20 May 2011
How the impending collapse of Southern Cross will effect the care industry
Today it has emerged that the countries biggest care home group Southern Cross is on the brink of collapse.The media is understandably focussing on the monitory implications and ramifications to the company of the impending collapse with 45000 people facing potential job losses or disruption and the companies share prices plunging 65%. However little is being said about the 31 000 elderly residents themselves even though they may have to shut down 200 residential homes immediately. The group is now pleading for monetary support from the government blaming bad property investments, public spending cuts and lower occupancy rates for its current situation. Underwriters are speculating that the group is unlikely to survive.Reports are telling us that the government has cause to be highly alarmed as a high profile collapse of a care provider like Southern Cross will raise questions about private sector involvement in care services. This would be bad news for private companies such as ourselves (Helping Hands) as we are continually looking to build relationships and work with local councils to provide home care. Ministers already have to amend proposed reforms to the NHS and the way that private companies are utilised after a massive outcry. A collapse like this may well take them back to the drawing board having already spent millions on the proposed changes to systems. Labour MP Michael Meacher has been quoted as saying “no provision was ever made (or even contemplated) for when a major provider collapsed or downsized Analysts are speculating that if the company does fall into administration, the administrator will take over the running of the homes, retaining staff until such times as buyers can be found.This will offer the 31 000 Southern Cross residents little peace of mind. While all this is going on and agreements are trying to be reached, these poor residents and their families have this looming over them. Justin Bowden, national officer at the GMB union said “How much longer must the 31 000 Southern Cross residents, their families and the 44000 staff suffer under the sword of Damocles hanging over their heads before government steps in and takes Southern Cross by the scruff of the neck and restore confidence and calm”At this stage all anyone can do is wait and see if an agreement can be reached to save jobs and peoples homes. With many elderly residents facing a sort of eviction if you like from what they thought were their “forever homes”, we must hope that an agreement can be reached as soon as possible.The impact that this may have on the care industry is huge. If the government looses faith in private care organisations it will have a knock on effect across the industry. With more and more people relying on grants and loans to fund their care needs in the current climate, it is becoming detrimental to the survival and the expansion of the care provider to take on contracts and referrals from councils and government bodies.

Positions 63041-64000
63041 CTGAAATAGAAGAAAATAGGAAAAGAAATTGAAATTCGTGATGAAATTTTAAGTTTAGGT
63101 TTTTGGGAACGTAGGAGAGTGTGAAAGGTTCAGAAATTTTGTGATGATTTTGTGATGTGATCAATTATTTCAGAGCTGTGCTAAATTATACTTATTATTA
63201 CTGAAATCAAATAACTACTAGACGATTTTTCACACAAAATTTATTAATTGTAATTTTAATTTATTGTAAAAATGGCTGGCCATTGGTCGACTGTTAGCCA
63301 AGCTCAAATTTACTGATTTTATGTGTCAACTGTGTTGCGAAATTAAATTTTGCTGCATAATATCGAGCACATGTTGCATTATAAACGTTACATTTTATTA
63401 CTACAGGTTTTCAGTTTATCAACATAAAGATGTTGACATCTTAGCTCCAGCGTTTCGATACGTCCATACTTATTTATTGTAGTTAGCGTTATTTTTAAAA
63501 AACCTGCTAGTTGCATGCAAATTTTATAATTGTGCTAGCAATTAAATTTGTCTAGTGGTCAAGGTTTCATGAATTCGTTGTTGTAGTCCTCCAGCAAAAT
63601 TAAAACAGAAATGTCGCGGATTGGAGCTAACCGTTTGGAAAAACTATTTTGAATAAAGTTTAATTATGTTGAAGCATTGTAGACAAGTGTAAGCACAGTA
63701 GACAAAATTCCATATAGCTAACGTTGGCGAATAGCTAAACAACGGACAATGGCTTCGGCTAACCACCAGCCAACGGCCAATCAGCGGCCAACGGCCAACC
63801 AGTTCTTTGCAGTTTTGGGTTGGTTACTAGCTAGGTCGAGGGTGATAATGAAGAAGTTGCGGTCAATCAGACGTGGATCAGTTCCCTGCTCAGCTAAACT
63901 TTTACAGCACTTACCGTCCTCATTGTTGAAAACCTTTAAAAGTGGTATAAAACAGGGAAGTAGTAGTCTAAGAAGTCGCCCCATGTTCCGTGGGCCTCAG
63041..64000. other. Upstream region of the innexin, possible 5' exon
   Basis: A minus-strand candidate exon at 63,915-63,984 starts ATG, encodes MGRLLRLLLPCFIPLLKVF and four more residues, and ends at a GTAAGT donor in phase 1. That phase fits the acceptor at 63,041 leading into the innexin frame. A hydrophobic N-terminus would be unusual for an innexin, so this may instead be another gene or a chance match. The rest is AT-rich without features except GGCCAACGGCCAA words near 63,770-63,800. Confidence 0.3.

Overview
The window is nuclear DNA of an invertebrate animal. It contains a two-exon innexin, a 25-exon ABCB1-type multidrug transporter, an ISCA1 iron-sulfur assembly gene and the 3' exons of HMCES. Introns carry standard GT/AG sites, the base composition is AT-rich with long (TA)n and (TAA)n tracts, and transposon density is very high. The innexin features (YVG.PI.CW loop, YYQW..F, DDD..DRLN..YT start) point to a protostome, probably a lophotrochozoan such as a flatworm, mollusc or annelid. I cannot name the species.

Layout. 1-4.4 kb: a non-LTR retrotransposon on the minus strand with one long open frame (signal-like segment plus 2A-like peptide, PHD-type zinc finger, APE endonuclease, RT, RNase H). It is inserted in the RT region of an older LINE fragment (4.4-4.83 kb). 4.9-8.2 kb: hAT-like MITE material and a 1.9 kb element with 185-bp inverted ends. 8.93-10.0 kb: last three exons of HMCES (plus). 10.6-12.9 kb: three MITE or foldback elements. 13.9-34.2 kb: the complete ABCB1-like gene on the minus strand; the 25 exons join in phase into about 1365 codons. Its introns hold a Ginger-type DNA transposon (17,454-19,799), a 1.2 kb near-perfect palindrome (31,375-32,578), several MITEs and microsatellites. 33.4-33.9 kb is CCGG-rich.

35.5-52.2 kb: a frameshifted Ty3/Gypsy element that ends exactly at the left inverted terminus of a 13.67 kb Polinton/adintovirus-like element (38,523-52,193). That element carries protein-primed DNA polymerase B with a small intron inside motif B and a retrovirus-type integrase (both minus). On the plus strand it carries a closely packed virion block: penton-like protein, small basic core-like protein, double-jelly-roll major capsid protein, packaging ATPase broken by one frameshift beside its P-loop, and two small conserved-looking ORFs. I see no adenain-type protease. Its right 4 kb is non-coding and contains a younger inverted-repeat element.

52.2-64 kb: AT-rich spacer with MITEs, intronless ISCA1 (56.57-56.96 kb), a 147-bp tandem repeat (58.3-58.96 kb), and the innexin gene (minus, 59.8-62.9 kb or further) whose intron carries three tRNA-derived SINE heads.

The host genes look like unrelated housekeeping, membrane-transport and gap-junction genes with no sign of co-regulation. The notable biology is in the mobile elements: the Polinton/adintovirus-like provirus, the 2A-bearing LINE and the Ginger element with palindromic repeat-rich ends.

20 May 2011